Freedom of Movement May Be Misinterpreted as Balance Instability, Parkinson’s Study Suggests
Antiparkinsonian medicines may allow patients with mild to moderate Parkinson’s disease to experience freedom of movement, which could be confused with balance issues if measured by traditional postural stability testing, researchers suggest.
Their findings were published in the study, “The influence of dopaminergic medication on balance automaticity in Parkinson’s disease,” in the journal Gait & Posture.
Dopaminergic medications can help control Parkinson’s motor symptoms, but as the disease progresses, patients typically need to gradually increase the treatment dose for maximum benefit. Even after increasing the dose, they might sometimes experience a reappearance or worsening of symptoms (off periods) due to the diminishing effects of the therapy.
It is known that Parkinson’s patients have difficulty performing learned motor skills automatically, a phenomenon referred to as decreased motor automaticity. Automaticity is the ability to perform movements without having to pay attention to the details of the movement, particularly for actions that require low levels of precision or for movements that are frequently made.
Studies also report that the ability to perform two or more tasks at the same time, called dual-tasking, is impaired in Parkinson’s disease.
“Dual-tasking involves performing a primary motor task (e.g., standing) and a secondary task (e.g., conversing) simultaneously and is the primary means of assessing the automaticity of a given motor task,” the researchers wrote.
In theory, if a primary task is automatic, performing another task simultaneously should not interfere with the first one.
Although dopaminergic medication seems to improve dynamic balance (the ability to maintain postural stability while in motion), there is still little evidence on how it influences standing balance (the ability to maintain the body in a fixed posture).
University of Houston researchers set out to evaluate how dopaminergic medication influenced long-duration standing balance with the eyes open or closed while dual-tasking in Parkinson’s disease.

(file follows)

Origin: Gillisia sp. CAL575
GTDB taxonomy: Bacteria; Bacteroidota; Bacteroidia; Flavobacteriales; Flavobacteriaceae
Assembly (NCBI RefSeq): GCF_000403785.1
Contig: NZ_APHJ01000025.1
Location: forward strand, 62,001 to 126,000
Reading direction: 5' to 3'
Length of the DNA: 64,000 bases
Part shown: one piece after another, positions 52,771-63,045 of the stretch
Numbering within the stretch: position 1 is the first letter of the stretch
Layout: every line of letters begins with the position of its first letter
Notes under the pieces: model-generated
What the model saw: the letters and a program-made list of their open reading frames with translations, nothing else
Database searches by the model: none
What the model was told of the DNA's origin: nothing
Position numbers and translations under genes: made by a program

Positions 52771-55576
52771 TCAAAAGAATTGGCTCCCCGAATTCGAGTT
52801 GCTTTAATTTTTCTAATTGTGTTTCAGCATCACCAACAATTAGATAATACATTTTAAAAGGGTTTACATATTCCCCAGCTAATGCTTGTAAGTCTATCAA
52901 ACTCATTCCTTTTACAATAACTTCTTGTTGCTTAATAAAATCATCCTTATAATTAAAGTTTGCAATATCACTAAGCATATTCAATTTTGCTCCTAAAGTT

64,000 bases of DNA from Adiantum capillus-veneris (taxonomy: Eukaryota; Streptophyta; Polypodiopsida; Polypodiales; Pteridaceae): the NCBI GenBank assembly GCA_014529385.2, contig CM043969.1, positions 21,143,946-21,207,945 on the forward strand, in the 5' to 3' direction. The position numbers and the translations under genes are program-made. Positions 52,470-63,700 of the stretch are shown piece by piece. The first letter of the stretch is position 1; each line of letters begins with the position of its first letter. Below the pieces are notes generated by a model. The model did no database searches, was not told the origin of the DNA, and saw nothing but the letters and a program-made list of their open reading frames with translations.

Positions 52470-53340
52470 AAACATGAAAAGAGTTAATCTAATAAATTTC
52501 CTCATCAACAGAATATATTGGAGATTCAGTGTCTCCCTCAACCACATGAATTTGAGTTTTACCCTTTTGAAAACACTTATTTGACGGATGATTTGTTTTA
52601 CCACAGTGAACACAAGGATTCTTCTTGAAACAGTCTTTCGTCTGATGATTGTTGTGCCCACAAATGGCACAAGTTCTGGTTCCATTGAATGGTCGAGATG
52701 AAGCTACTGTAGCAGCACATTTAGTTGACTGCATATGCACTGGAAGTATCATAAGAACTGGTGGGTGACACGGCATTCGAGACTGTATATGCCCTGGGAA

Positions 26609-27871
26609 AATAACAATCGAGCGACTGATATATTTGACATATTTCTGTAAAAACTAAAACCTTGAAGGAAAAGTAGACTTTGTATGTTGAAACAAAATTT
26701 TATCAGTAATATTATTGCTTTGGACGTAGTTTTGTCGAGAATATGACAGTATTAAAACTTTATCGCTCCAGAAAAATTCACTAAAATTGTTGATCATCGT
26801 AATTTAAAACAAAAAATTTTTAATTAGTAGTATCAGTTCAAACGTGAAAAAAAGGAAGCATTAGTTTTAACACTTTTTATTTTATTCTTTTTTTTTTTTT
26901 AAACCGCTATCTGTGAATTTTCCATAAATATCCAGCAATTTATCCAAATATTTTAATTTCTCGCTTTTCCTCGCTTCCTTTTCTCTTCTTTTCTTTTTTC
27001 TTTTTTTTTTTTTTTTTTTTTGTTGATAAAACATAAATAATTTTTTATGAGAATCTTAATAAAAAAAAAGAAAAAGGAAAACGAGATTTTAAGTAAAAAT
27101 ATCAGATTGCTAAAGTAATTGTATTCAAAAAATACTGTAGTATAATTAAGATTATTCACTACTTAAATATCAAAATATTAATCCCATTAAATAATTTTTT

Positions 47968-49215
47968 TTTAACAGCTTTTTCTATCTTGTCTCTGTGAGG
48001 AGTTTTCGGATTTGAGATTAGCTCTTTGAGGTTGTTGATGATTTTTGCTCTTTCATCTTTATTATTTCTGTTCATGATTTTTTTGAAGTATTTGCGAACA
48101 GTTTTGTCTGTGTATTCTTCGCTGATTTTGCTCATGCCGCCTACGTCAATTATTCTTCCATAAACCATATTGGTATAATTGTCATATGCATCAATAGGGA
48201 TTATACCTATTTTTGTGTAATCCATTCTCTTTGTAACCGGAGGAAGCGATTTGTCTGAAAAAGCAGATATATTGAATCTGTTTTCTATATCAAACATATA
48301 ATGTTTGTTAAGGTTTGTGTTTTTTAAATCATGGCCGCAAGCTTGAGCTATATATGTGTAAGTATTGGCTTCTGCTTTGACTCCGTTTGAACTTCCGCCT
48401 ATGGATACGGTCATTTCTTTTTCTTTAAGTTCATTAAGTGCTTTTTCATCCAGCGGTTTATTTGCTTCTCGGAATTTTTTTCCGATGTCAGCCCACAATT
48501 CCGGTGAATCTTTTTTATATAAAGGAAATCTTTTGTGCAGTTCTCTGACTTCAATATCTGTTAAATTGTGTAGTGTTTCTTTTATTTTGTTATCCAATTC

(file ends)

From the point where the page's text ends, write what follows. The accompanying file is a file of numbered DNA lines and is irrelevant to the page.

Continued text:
They recruited 16 Parkinson’s patients with mild to moderate disease (four women and 12 men, with a mean age of 67.1 years) for the study.
Before dual-task testing, the participants underwent a minimum 12-hour overnight medication withdrawal, so that researchers could assess patients’ status in an off state.
Single- and dual-task tests were conducted. For dual-task testing, patients had to stand in silence (primary task), both with their eyes open and then with them closed, while listening on headphones to a pre-recorded unfamiliar speech and mentally counting the number of times a specific word occurred (secondary task). This is known as phoneme monitoring. They also had to listen to the details of the story so that they could answer a few questions about it at the end of the testing session.
Under the protocol, participants were asked to perform the following tasks in random order: 1) phoneme monitoring while seated comfortably in a quiet room, 2) single-task standing eyes open, 3) single-task standing eyes closed, 4) dual-task standing eyes open, and 5) dual-task standing eyes closed.
“After the [off] trials were completed, the subjects took their dopaminergic medication as prescribed for their first/morning dose and waited until they achieved a stable ‘on’ feeling (minimum of 45 [minutes]) before commencing the on-medication testing,” the researchers said.
Every trial session was performed once for three minutes, and participants were given at least a minute between sessions to sit down and rest.
Data on motor variables of interest were obtained by the NeuroCom Balance Master, a system that uses a fixed force plate to measure the vertical forces exerted through the patient’s feet to measure the center of gravity position and postural control.
Results revealed that antiparkinsonian medicines significantly increased center of pressure movement. The center of pressure is a point, inside or outside the body, where the resulting vector of all forces (including gravity) acting on the body is considered to act.
Patients’ performance in the secondary task was reduced after they took the medications.
Additionally, having the eyes closed or open significantly increased the patients’ back and forth plus lateral sway velocities and the integrated time to boundary.
In biomechanics, time to boundary estimates the time required for the center of pressure to reach the boundary of the base of support if it were to continue its instantaneous trajectory and velocity. Higher integrated time indicates poorer balance.
Postural sway was also increased during the on state. Scientists often interpret increases in sway velocity and integrated time to boundary as indications of impaired balance; however, the researchers suggest that their findings could indicate an increase in freedom of movement rather than compromised stability.
Importantly, medication did not improve balance automaticity.
“The data did not support a medication-induced improvement in automaticity, as measured by significant medication by task interactions. An alternate interpretation for medication-induced balance changes in PD [Parkinson’s disease] includes an increase in maneuverability without sacrificing stability after taking dopaminergic medication,” the researchers concluded.